Category Archives: Theology

Lady Gaga, Rob Bell, and Misunderstanding the Love of God

The last few months I’ve been working through the glorious truth of God’s love.  I confess this is a challenging and powerful truth, perhaps more so than any I have studied.  It is with great humility and much searching through the Scriptures that I can even attempt to express here a fraction of God’s love.  In addition to reading God’s Word I’ve also listened to numerous sermons from John MacArthur, D.A. Carson, Paul Washer, Tim Conway, and others.  I’ve read commentaries from Charles Hodge, Matthew Henry, Calvin, John Owen, A.W.  Pink, John Frame, Wayne Grudem, J.I. Packer, Spurgeon, Matthew Poole, and others.  Many men smarter than I.  Some I agree with, some I have trouble agreeing with, but my studies are not exhaustive and my conclusion cannot be finalized.  Though I can draw from their insights, what I have found is based not on the assumptions of men, but on God’s Word alone. 

This really began last year while leading a small group study that was reading through David Platt’s book Radical.  In that book, Platt points out that:

“If you were to ask the average Christian sitting in a worship service on Sunday morning to summarize the message of Christianity, you would most likely hear something along the lines of, ‘The message of Christianity is God loves me.’  Or someone might say, ‘The message of Christianity is that God loves me enough to send his Son, Jesus, to die for me.’  As wonderful as this sentiment sounds, is it biblical?  Isn’t it incomplete, based on what we have seen in the Bible?  ‘God loves me’ is not the essence of biblical Christianity.  Because if ‘God loves me’ is the message of Christianity, then who is the object of Christianity?  God loves me.  Me.  Christianity’s object is me.” 

As Platt concludes, “God is the object of our faith, and Christianity centers around him.  We are not the end of the Gospel; God is.”

This really got me thinking about God’s love and how often the statement “God is love”, from 1 John 4:9 is used.  As I wrestled with what many perceive to be a simple, straightforward statement, I began to see that many times “God is love” is abused by many well-meaning Christians and simply put it is not all the Bible has to say about who God is.  As J.I. Packer adds “God is love” is “one of the most tremendous utterances in the Bible – and also one of the most misunderstood.”  Misunderstood?  How can something so seemingly simple, so oft used be described as misunderstood?  As is often the case when passages are taken out of context or hijacked from their biblical meaning, “God is love” has been wrongly designated as the summation of all who God is, to the neglect of His other attributes.  As Packer summarizes, “’God is love’ is not the complete truth about God so far as the Bible is concerned.  ‘God is love’ is the complete truth so far as the Christian is concerned.”  Now what does that mean?  To understand this perspective better, let’s look at two recent, public examples.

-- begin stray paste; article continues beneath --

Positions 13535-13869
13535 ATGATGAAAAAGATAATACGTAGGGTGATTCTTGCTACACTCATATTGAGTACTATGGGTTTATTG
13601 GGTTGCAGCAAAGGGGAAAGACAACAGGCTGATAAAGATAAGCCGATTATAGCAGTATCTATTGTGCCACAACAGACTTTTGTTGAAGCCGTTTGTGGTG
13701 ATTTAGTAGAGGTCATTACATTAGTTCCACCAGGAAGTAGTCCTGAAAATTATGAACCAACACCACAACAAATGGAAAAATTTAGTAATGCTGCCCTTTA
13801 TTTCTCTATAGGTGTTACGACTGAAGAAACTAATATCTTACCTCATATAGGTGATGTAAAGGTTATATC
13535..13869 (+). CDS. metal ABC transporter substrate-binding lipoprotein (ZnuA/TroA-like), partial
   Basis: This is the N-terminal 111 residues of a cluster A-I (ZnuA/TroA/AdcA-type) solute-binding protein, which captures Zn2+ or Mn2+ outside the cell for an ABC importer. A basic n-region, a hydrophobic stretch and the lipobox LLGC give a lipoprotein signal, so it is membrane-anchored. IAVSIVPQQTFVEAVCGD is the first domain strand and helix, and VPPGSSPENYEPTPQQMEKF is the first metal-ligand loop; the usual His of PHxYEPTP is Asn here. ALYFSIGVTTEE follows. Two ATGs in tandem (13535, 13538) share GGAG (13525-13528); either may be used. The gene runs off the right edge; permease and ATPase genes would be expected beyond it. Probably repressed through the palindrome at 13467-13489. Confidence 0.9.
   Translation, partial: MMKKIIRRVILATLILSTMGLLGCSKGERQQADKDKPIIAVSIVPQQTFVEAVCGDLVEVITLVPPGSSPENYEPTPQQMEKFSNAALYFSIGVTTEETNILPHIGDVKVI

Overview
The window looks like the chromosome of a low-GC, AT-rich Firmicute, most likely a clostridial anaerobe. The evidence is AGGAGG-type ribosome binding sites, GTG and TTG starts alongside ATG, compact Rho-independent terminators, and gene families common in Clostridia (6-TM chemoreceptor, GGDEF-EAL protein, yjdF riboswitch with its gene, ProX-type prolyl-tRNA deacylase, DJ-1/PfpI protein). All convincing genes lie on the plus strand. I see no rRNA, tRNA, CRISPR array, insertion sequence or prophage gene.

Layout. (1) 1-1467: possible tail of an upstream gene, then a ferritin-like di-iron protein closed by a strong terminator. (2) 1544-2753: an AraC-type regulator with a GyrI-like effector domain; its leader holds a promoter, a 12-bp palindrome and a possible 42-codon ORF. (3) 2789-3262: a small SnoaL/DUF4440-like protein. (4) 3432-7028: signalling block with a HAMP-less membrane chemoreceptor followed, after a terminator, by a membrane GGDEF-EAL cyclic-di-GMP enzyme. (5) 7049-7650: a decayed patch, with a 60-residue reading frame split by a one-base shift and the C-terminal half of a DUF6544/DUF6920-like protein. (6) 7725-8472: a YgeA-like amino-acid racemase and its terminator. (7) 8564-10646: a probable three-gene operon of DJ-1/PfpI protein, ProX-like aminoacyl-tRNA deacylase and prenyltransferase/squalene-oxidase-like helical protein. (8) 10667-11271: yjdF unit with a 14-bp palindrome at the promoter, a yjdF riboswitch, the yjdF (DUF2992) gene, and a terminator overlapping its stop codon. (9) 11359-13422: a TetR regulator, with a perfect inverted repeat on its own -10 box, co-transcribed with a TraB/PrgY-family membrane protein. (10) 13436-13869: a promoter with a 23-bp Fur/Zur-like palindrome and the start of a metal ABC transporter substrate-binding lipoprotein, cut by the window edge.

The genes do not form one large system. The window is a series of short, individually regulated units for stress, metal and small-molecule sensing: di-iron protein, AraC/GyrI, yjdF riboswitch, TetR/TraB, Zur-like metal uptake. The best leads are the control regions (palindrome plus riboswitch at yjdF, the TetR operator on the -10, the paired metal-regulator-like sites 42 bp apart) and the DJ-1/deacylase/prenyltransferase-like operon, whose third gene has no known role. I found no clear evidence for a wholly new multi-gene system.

1.       “’God is love’ is not the complete truth about God so far as the Bible is concerned.” – Packer

It’s no secret that Pastor Rob Bell’s new book Love Wins took the evangelical world by storm the last few weeks.  Bloggers, pastors, and authors, all weighed in on the controversial theme of God’s love which Bell attempted to address.  If you’re unfamiliar with Bell or his book, see The Curious Case of Rob Bell.  In that book, which was released March 15, after a firestorm of publicity, Bell takes the position of a form of universalism by stating in the end no one really goes to hell because God’s love wins.  Bell’s position fails in the light of the Bible, in that Bell blatantly rejects the biblical truth that God upholds his holiness, with love for Himself and with justice towards sin and the sinner.  For example, take the oft-quoted passage John 3:16 states, For God so loved the world, that he gave his only Son, that whoever believes in him should not perish but have eternal life.”  This is a faithfully true and wonderful passage that summarizes the Gospel.  However in this same chapter we read, “Whoever believes in the Son has eternal life; whoever does not obey the Son shall not see life, but the wrath of God remains on him.” John 3:36 Just 20 verses away from the one so frequently quoted, on the same page of most people’s Bibles, the passage states that for those who do not believe, “the wrath of God remains on him.”  God’s wrath remains.  As we learn from the Apostle Paul in Ephesians 2:3 we are all “by nature children of wrath.”  Everyone ever born was “by nature” under the wrath of God.  Does that mean that God ceases being a God of love?  May it never be!  However, the Bible is not silent concerning the wrath of God towards sinners.  Psalm 5:5 says, “The boastful shall not stand before your eyes; you hate all evildoers.”  Psalm 11:5, “The LORD tests the righteous, but his soul hates the wicked and the one who loves violence.”  In Nahum 1:2 we read, “The LORD is a jealous and avenging God; the LORD is avenging and wrathful; the LORD takes vengeance on his adversaries and keeps wrath for his enemies.”  Likewise, Colossians 3:6, Ephesians 5:6, and Romans 2:5 warn of the wrath of God to come, of which Psalm 7:11 speaks so powerfully, “God is a righteous judge, and a God who feels indignation every day.  If a man does not repent, God will whet his sword; he has bent and readied his bow; he has prepared for him his deadly weapons, making his arrows fiery shafts.”